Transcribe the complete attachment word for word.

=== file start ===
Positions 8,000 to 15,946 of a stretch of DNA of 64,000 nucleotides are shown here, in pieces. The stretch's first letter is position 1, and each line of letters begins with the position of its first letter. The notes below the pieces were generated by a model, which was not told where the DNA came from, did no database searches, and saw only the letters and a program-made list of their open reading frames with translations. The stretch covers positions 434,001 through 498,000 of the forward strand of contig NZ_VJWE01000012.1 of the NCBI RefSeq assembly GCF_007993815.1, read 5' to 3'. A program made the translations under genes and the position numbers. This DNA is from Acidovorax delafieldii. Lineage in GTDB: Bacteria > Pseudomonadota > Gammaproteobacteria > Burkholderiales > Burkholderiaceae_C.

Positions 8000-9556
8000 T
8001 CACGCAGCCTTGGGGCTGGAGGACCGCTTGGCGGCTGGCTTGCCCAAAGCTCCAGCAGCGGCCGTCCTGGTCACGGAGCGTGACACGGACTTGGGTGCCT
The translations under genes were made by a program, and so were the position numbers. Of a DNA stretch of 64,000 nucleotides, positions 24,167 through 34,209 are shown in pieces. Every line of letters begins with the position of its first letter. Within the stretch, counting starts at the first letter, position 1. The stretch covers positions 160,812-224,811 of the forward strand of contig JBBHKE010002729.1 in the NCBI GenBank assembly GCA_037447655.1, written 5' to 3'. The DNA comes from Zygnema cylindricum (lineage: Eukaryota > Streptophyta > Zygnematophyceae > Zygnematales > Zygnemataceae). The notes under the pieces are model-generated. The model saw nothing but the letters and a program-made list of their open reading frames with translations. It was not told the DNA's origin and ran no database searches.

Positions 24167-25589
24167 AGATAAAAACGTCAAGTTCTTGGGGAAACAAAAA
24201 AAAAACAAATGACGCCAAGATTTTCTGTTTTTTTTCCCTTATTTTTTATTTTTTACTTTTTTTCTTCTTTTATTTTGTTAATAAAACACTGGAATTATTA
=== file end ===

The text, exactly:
Positions 8,000 to 15,946 of a stretch of DNA of 64,000 nucleotides are shown here, in pieces. The stretch's first letter is position 1, and each line of letters begins with the position of its first letter. The notes below the pieces were generated by a model, which was not told where the DNA came from, did no database searches, and saw only the letters and a program-made list of their open reading frames with translations. The stretch covers positions 434,001 through 498,000 of the forward strand of contig NZ_VJWE01000012.1 of the NCBI RefSeq assembly GCF_007993815.1, read 5' to 3'. A program made the translations under genes and the position numbers. This DNA is from Acidovorax delafieldii. Lineage in GTDB: Bacteria > Pseudomonadota > Gammaproteobacteria > Burkholderiales > Burkholderiaceae_C.

Positions 8000-9556
8000 T
8001 CACGCAGCCTTGGGGCTGGAGGACCGCTTGGCGGCTGGCTTGCCCAAAGCTCCAGCAGCGGCCGTCCTGGTCACGGAGCGTGACACGGACTTGGGTGCCT
The translations under genes were made by a program, and so were the position numbers. Of a DNA stretch of 64,000 nucleotides, positions 24,167 through 34,209 are shown in pieces. Every line of letters begins with the position of its first letter. Within the stretch, counting starts at the first letter, position 1. The stretch covers positions 160,812-224,811 of the forward strand of contig JBBHKE010002729.1 in the NCBI GenBank assembly GCA_037447655.1, written 5' to 3'. The DNA comes from Zygnema cylindricum (lineage: Eukaryota > Streptophyta > Zygnematophyceae > Zygnematales > Zygnemataceae). The notes under the pieces are model-generated. The model saw nothing but the letters and a program-made list of their open reading frames with translations. It was not told the DNA's origin and ran no database searches.

Positions 24167-25589
24167 AGATAAAAACGTCAAGTTCTTGGGGAAACAAAAA
24201 AAAAACAAATGACGCCAAGATTTTCTGTTTTTTTTCCCTTATTTTTTATTTTTTACTTTTTTTCTTCTTTTATTTTGTTAATAAAACACTGGAATTATTA